In Syria, whence many of Europe’s refugees are fleeing, the government has besieged rebel communities for five years, using starvation as a form of warfare; residents have struggled to maintain a liveable, biographical life as barrel bombs fall from helicopters day and night. The UN long since gave up counting the dead – when the toll reached a quarter of a million in 2014. In the latest phase of the war, we have watched – or, more often, turned away from – families in an East Aleppo reduced to rubble, sleeping in the snow before being packed onto buses by their aggressors and transported to unknown destinations.

Exterminate all the brutes
Agamben, and Arendt before him, argued that the physical violence that produces bare life is always preceded by a form of political violence that strips away the humanity, and the human right to have rights, from bodies, in order to place them outside the law and legitimate their killing.

This political violence proceeds through language. People are named swarms, hoards, cockroaches: categories that demand extermination. And it proceeds through the law: Jews were de-naturalised, stripped of citizenship by the Nazi state, before they were transported to the camps.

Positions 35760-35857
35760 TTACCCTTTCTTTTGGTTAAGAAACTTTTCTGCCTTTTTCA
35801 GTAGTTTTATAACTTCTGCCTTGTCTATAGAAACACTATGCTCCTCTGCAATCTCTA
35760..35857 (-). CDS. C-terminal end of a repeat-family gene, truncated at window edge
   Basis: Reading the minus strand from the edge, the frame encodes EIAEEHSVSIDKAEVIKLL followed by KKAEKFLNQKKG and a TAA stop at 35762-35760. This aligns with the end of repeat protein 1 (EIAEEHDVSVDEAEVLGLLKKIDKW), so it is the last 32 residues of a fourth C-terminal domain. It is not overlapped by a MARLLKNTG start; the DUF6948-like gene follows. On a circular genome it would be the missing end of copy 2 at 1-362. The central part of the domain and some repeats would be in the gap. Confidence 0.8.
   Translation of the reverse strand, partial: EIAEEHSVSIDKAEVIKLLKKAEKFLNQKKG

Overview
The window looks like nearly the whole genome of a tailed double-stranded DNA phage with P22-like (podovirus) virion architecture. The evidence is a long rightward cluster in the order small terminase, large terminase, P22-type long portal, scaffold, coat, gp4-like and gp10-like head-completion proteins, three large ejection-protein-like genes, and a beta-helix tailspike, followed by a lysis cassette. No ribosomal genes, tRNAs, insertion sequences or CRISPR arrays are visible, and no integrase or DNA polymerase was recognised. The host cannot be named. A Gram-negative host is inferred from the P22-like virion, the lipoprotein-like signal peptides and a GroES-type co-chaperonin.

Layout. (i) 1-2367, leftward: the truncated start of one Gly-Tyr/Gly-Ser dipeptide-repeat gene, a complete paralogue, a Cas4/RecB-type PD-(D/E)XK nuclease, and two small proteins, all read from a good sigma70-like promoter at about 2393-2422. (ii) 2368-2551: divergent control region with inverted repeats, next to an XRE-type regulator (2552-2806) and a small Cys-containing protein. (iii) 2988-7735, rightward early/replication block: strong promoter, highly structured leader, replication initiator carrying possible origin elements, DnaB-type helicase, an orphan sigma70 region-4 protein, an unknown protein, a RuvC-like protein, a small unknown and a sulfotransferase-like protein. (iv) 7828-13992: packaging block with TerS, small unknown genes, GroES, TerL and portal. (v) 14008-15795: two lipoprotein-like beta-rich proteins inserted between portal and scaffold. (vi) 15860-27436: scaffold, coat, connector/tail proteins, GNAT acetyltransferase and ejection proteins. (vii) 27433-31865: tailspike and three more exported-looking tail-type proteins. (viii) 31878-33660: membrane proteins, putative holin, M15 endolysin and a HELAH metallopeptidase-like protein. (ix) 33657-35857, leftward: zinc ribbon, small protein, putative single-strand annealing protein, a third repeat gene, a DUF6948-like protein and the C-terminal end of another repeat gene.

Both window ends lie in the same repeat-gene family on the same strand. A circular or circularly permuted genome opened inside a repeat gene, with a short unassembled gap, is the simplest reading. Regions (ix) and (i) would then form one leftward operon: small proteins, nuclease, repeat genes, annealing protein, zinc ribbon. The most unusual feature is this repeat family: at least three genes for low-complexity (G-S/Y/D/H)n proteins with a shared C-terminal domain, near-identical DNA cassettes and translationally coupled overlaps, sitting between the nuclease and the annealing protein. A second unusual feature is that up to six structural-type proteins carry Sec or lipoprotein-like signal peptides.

Although not genocidal like the Nazis’ war on Jews, Bush’s war on terror created new legal categories of unlawful combatants, legitimate to kill or indefinitely detain or to render for torture in allied states such as Syria. The New Yorker’s Jane Mayer explains that Bashar al-Assad’s Syria was one of the most common destinations for America’s rendered suspects, held in a prison known as The Grave for its coffin-sized cells where they were subjected to a frame known as the German chair used to stretch their spines. “Not even animals could withstand it,” one torture victim said. “You just give up. You become like an animal.”